But seriously, why are you wearing that stupid man suit? Richard Kelly’s coming-of-age curio remains undamaged by time, which is fitting for a movie about, among other things, the philosophy of time travel. As strange and compelling now as it was back in 2001, the film vacillates between the comic and tragic in much the same way as its wayward hero. Jake Gyllenhaal makes Donnie feel like any other teenager and a singular character all at once: wise beyond his years but, like most other precocious kids, not quite as smart as he thinks he is, and angst-ridden in a way that can only end badly. Gyllenhaal gave his first great performance in the film, which Kelly followed up with the considerably more polarizing “Southland Tales”; beloved by some but baffling to most others, it proved what many may have already suspected: “Donnie Darko” was lightning in a bottle. —Michael Nordine

19. “The Spectacular Now” (2013, James Ponsoldt, age 34 or 35)

The Spectacular Now

“The Spectacular Now”

A24

James Ponsoldt’s “The Spectacular Now” is a coming-of-age high school romance that possesses a depth and maturity that most adult dramas don’t successfully achieve. Featuring the gifted Miles Teller and Shailene Woodley as the romantic leads, “Spectacular” has a kind of naturalness that is uncanny. The characters feel like real people and the scenes boast a heightened sensitivity because Ponsoldt chooses to direct many moments using long takes. The film proved that Ponsoldt is one of the most humanist filmmakers working today. —Zack Scharf

18. “Pariah” (2011, Dee Rees, age 34)

Pariah

“Pariah”

Focus Features

Humming with the electricity of repressed sexuality and packing the heat of a Brooklyn summer, “Pariah” follows teenage Alike (Adepero Oduye) as she embraces her queerness and masculine gender expression. We melt alongside Alike as she lights up with the first tingles of love, seeing herself for the first time through the desiring eyes of Bina (Aasha Davis). The camera practically aches as Alike changes out of her baseball hat and t-shirt on the train home to Brooklyn, donning a girly sweater in order to calm her parents’ suspicions (Kim Wayans and Charles Parnell). Cinematographer Bradford Young (“Arrival”) films Alike’s first nights out at the club in rich, saturated colors. Initially, the long break between “Pariah” and “Bessie” had Rees fans wringing their hands, but those fears were assuaged when “Mudbound” earned four Oscar nominations this year. With its tale of first love and self-discovery, “Pariah” remains her most personal film to date. —Jude Dry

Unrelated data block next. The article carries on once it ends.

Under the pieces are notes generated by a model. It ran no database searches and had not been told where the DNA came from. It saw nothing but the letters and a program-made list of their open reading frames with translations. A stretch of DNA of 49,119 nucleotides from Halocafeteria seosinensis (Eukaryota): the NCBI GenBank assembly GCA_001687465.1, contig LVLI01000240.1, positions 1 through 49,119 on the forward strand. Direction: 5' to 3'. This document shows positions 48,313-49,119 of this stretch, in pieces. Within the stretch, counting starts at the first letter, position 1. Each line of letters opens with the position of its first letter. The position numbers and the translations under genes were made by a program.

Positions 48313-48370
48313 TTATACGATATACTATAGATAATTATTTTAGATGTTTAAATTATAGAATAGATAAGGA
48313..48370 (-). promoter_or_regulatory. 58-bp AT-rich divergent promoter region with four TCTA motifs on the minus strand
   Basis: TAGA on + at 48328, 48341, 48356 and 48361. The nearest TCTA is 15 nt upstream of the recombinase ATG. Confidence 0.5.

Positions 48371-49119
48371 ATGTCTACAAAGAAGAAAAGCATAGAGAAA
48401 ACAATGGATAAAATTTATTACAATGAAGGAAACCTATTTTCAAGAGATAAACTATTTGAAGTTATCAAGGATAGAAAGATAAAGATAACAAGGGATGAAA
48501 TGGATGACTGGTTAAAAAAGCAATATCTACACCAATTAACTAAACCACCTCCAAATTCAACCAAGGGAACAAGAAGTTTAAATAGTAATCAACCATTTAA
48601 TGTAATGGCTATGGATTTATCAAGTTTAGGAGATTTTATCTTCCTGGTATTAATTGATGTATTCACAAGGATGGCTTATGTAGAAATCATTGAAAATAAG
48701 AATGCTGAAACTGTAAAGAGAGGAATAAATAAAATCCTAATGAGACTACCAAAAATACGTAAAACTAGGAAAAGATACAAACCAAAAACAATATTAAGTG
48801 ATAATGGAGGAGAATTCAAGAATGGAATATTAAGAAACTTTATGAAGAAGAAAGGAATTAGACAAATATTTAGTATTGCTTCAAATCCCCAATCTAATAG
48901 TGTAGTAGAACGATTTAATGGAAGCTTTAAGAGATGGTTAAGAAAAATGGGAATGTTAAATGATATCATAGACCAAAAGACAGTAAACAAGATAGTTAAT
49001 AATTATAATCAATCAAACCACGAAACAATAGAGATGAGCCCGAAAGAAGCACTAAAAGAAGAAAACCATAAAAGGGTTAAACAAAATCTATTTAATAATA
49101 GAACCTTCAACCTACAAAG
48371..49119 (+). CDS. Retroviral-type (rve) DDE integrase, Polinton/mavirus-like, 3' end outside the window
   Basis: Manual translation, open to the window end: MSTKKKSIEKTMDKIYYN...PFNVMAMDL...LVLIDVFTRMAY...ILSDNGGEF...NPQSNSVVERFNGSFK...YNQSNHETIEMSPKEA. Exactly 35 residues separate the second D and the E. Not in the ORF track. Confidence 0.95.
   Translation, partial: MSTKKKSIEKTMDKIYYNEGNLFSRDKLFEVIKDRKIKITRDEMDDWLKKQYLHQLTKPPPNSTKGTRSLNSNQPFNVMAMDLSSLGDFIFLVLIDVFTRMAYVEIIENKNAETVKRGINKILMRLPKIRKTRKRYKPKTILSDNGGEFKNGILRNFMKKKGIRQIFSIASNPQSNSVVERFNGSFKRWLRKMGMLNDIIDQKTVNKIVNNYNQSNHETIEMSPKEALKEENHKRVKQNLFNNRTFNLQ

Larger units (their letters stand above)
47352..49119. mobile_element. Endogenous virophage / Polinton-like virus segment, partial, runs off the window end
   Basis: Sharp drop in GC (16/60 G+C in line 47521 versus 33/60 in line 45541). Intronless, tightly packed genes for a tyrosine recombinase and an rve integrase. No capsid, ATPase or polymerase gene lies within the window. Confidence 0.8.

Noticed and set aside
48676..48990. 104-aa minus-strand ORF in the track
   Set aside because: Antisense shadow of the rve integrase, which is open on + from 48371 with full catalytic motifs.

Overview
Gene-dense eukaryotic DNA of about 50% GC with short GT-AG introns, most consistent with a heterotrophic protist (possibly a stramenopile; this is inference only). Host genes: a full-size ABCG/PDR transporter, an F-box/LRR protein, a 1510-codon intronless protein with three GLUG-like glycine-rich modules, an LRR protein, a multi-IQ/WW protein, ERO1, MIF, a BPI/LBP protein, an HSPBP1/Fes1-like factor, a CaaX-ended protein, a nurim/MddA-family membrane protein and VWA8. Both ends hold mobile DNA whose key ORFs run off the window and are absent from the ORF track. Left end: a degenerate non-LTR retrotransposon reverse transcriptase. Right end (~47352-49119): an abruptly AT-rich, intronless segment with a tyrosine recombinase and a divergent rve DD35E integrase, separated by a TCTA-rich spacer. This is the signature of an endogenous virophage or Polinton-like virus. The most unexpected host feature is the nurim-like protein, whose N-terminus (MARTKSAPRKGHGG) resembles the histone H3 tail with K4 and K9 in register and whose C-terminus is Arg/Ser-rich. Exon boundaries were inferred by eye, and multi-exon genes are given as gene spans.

17. “Signs” (2002, M. Night Shyamalan, age 31)

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“Signs”

Moviestore/REX/Shutterstock

It’s hard to overstate how well M. Night Shyamalan’s career was going back in 2002. After blowing everybody’s mind (and breaking box office records) with “The Sixth Sense,” and then successfully using “Unbreakable” to lead a newly intrigued audience out of their comfort zone, even the country’s most casual moviegoers were eager to see what he would do next. Shyamalan was even on the cover of Newsweek, standing next to a headline that read “The Next Spielberg.” No question mark. With hype like that, the most shocking twist about “Signs” is that it actually turned out to be good. A back-to-basics alien invasion story that married the filmmaker’s slow-burn approach to some unforgettable moments of genre suspense, the late summer blockbuster allows Shyamalan to do what he does best: Make us afraid of what’s right off-screen. Say what you will about Mel Gibson and Joaquin Phoenix playing brothers on a Pennsylvanian corn farm (it was a different time), or the dopey fatalism of the big reveal at the end, there’s no taking away from that killer sequence with the alien in the pantry, or the one at the birthday party, or how all of the film’s best moments come together to create the wonderfully dreadful feeling that we’re seeing things from inside the eye of the storm. —David Ehrlich